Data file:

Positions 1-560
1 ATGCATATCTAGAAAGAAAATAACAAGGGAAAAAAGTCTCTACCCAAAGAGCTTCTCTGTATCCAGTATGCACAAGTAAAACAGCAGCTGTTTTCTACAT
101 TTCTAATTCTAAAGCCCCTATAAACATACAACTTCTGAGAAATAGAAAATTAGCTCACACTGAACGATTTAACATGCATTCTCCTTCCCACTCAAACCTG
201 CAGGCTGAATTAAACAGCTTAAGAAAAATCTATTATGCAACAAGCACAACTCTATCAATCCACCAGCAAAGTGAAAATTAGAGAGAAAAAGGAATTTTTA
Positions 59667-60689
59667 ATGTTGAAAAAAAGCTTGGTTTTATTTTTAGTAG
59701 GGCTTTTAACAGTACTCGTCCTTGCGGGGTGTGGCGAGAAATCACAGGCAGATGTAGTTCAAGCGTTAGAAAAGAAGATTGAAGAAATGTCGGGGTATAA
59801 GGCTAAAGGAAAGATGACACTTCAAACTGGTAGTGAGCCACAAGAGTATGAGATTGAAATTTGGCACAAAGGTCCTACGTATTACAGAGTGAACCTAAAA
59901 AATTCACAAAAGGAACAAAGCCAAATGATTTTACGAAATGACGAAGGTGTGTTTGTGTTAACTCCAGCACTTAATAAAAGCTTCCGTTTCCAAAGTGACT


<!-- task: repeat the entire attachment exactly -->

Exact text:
Positions 1-560
1 ATGCATATCTAGAAAGAAAATAACAAGGGAAAAAAGTCTCTACCCAAAGAGCTTCTCTGTATCCAGTATGCACAAGTAAAACAGCAGCTGTTTTCTACAT
101 TTCTAATTCTAAAGCCCCTATAAACATACAACTTCTGAGAAATAGAAAATTAGCTCACACTGAACGATTTAACATGCATTCTCCTTCCCACTCAAACCTG
201 CAGGCTGAATTAAACAGCTTAAGAAAAATCTATTATGCAACAAGCACAACTCTATCAATCCACCAGCAAAGTGAAAATTAGAGAGAAAAAGGAATTTTTA
Positions 59667-60689
59667 ATGTTGAAAAAAAGCTTGGTTTTATTTTTAGTAG
59701 GGCTTTTAACAGTACTCGTCCTTGCGGGGTGTGGCGAGAAATCACAGGCAGATGTAGTTCAAGCGTTAGAAAAGAAGATTGAAGAAATGTCGGGGTATAA
59801 GGCTAAAGGAAAGATGACACTTCAAACTGGTAGTGAGCCACAAGAGTATGAGATTGAAATTTGGCACAAAGGTCCTACGTATTACAGAGTGAACCTAAAA
59901 AATTCACAAAAGGAACAAAGCCAAATGATTTTACGAAATGACGAAGGTGTGTTTGTGTTAACTCCAGCACTTAATAAAAGCTTCCGTTTCCAAAGTGACT